Theirs is a relationship that is neither wholly platonic nor wholly sexual and it finds its place in somewhat of a middle-ground as exacerbated by the tension between adolescence and adulthood. Earlier I mentioned that Gary and Alana are approaching everything head on as though that were a means to something more real (Alana running after the police car driving Gary away, Gary smashing the windshield of Jon Peters who Bradley Cooper steals the show as) and that’s precisely what the condition of their relationship is: as long as there is something to look forward to, as long as they aren’t encumbered in ways that PTA’s other duos are encumbered, then they can keep on reaching for the stars — wherever and whatever they may be.
It has to be said that PTA is no stranger to the entertainment industry having been raised in a show business family, with his father Ernie Anderson working on the likes of the ‘Carol Burnett Show’, announcing on the ABC, and being close friends with comedian Tim Conway. Of the nine siblings and step siblings from two of his father’s marriages, PTA would be the only one to go down the road of show business.
Magnolia (1999) is the last film where Anderson explored the highs and lows that come with working in the entertainment industry (alongside that films’ more deep-rooted concerns), so it feels kind of bittersweet that he’s decided to draw back the curtain and look at the industry in a different light at a different time in his life.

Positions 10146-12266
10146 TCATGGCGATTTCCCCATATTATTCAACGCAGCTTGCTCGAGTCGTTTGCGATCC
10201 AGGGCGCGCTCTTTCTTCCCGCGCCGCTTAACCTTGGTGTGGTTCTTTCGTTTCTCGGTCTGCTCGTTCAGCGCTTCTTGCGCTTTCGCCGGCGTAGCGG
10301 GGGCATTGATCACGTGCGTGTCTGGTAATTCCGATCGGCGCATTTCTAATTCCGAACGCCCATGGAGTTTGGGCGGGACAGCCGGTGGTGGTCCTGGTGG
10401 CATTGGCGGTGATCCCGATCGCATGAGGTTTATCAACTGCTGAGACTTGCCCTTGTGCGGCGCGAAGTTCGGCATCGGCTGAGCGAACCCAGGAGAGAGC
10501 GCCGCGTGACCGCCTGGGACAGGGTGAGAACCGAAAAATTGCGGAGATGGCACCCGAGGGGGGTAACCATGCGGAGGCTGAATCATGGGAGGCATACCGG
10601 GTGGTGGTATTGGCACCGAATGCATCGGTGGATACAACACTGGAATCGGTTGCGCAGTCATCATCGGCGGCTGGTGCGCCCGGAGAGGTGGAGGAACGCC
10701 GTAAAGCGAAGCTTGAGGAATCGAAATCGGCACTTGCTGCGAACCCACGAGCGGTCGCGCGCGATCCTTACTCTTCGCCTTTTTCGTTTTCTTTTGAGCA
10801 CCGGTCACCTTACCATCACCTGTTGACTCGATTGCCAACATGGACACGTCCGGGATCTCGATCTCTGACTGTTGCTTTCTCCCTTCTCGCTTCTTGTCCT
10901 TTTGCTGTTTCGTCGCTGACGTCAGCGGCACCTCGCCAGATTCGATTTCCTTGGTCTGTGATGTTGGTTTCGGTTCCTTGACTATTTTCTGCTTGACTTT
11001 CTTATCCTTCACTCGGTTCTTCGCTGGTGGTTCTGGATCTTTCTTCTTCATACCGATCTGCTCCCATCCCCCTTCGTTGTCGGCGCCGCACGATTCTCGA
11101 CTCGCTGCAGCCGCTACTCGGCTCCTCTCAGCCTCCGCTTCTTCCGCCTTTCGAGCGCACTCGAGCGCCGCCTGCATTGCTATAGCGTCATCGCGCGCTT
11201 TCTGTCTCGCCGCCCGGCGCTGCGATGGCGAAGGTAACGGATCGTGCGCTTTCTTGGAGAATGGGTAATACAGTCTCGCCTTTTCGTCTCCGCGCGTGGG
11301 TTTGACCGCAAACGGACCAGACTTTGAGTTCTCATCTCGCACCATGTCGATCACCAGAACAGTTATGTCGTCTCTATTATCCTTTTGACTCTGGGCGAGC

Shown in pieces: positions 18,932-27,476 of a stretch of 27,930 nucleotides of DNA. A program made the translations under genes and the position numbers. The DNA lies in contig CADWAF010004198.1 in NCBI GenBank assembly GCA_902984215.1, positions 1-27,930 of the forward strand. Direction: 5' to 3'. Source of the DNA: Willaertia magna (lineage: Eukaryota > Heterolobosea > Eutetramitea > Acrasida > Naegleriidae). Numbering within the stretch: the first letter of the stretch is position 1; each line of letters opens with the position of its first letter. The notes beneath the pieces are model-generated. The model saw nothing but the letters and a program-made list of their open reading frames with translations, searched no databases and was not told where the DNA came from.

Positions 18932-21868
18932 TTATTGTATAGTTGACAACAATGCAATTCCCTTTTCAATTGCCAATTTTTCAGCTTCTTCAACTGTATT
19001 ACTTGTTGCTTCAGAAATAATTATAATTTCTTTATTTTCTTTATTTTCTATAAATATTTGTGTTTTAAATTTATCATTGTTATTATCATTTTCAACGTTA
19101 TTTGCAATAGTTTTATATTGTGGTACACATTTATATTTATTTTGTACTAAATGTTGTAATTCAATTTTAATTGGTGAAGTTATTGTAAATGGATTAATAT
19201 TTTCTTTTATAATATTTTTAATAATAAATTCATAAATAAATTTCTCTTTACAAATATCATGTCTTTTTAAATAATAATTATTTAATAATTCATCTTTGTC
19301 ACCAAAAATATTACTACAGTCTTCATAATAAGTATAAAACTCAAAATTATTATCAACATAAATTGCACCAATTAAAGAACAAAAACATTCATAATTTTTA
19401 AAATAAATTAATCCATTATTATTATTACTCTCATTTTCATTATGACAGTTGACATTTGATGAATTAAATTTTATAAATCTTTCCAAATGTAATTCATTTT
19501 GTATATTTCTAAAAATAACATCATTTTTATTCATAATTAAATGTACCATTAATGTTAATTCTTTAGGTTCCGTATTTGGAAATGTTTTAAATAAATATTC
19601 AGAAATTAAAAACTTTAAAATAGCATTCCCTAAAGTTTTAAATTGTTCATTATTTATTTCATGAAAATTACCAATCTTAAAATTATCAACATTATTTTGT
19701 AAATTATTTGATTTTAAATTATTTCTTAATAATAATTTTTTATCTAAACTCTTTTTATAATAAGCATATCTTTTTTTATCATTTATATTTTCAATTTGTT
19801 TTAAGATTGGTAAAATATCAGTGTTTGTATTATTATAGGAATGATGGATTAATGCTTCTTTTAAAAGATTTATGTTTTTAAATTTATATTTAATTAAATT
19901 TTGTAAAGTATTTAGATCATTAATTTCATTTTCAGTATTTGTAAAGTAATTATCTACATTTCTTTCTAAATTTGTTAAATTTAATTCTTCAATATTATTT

It’s an intoxicating and alluring world that PTA conjures up and one where the backbone that is the script holds its own. What follows is an Andersonian ride filled with a level of zest and sincerity that hasn’t been felt since Punch-Drunk Love. You’d even be forgiven for thinking you’re watching a Richard Linklater trip instead — Dazed and Confused (1993) will cross many people’s minds.
So much of Licorice Pizza works because of the man at its helm; the film is truly as testament to just how well PTA wrangles his troops on set to create something special. It’d be hard to put it past an Oscars sweep this year with Johnny Greenwood’s pulsating score being a possible contender for Best Score (even with how little he actually did here), while PTA’s screenplay will undoubtedly be the script to beat for Best Original Screenplay.
PTA has crafted his most personal film yet, one that is born out of family and love, and one that takes all the best ingredients from his oeuvre and meshes them together. In a way, the film’s title is almost a perfect reflection of how two things that would appear polar opposites and that carry their own flavour can come together and just make sense the longer you stare at them. It has to be said then that Gary and Alana’s relationship is much the same as it also merges the sweet and savoury together — they are Licorice Pizza at its core.
Licorice Pizza is currently screening in cinemas nationwide